Author: Laurie Garrett
Publisher: Hachette Books
ISBN: 1401303862
Size: 36.14 MB
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"On par with Rachel Carson's Silent Spring ... This chilling exploration of the decline of public health should be taken seriously by leaders and policymakers around the world."--Publishers Weekly, Starred Review In this meticulously researched and ultimately explosive new book by the Pulitzer Prize-winning author of the New York Times bestseller The Coming Plague, Laurie Garrett takes on perhaps the most crucial global issue of our time. She asks: is our collective health in a state of decline? If so, how dire is this crisis and has the public health system itself contributed to it? Using riveting detail and finely-honed storytelling, Garrett exposes the underbelly of the world's globalization to find out if it can still be assumed that government can and will protect the people's health, or if that trust has been irrevocably broken.

The Well Tempered City

Author: Jonathan F. P. Rose
Publisher: HarperCollins
ISBN: 0062234749
Size: 41.64 MB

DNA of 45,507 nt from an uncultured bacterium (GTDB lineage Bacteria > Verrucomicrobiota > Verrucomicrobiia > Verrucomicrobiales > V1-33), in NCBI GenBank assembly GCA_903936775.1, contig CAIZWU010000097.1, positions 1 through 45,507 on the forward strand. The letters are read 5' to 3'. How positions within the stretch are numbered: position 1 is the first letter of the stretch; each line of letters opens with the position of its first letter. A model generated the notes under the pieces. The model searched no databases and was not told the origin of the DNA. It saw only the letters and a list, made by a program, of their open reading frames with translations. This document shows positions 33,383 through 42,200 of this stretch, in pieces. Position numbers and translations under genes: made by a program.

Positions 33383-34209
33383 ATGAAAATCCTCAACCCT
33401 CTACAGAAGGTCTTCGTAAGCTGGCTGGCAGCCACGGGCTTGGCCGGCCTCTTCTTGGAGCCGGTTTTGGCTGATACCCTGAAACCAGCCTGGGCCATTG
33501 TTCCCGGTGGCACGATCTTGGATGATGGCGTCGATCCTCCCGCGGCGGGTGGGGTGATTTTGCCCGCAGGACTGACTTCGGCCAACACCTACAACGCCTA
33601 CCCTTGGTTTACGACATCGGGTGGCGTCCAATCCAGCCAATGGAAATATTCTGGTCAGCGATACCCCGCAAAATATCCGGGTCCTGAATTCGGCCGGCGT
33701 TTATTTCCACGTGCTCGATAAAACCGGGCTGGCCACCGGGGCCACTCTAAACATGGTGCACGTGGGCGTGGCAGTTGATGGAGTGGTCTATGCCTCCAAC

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2017 PROSE Award Winner: Outstanding Scholarly Work by a Trade Publisher In the vein of Jane Jacobs’s The Death and Life of Great American Cities and Edward Glaeser’s Triumph of the City, Jonathan F. P. Rose—a visionary in urban development and renewal—champions the role of cities in addressing the environmental, economic, and social challenges of the twenty-first century. Cities are birthplaces of civilization; centers of culture, trade, and progress; cauldrons of opportunity—and the home of eighty percent of the world’s population by 2050. As the 21st century progresses, metropolitan areas will bear the brunt of global megatrends such as climate change, natural resource depletion, population growth, income inequality, mass migrations, education and health disparities, among many others. In The Well-Tempered City, Jonathan F. P. Rose—the man who “repairs the fabric of cities”—distills a lifetime of interdisciplinary research and firsthand experience into a five-pronged model for how to design and reshape our cities with the goal of equalizing their landscape of opportunity. Drawing from the musical concept of “temperament” as a way to achieve harmony, Rose argues that well-tempered cities can be infused with systems that bend the arc of their development toward equality, resilience, adaptability, well-being, and the ever-unfolding harmony between civilization and nature. These goals may never be fully achieved, but our cities will be richer and happier if we aspire to them, and if we infuse our every plan and constructive step with this intention. A celebration of the city and an impassioned argument for its role in addressing the important issues in these volatile times, The Well-Tempered City is a reasoned, hopeful blueprint for a thriving metropolis—and the future.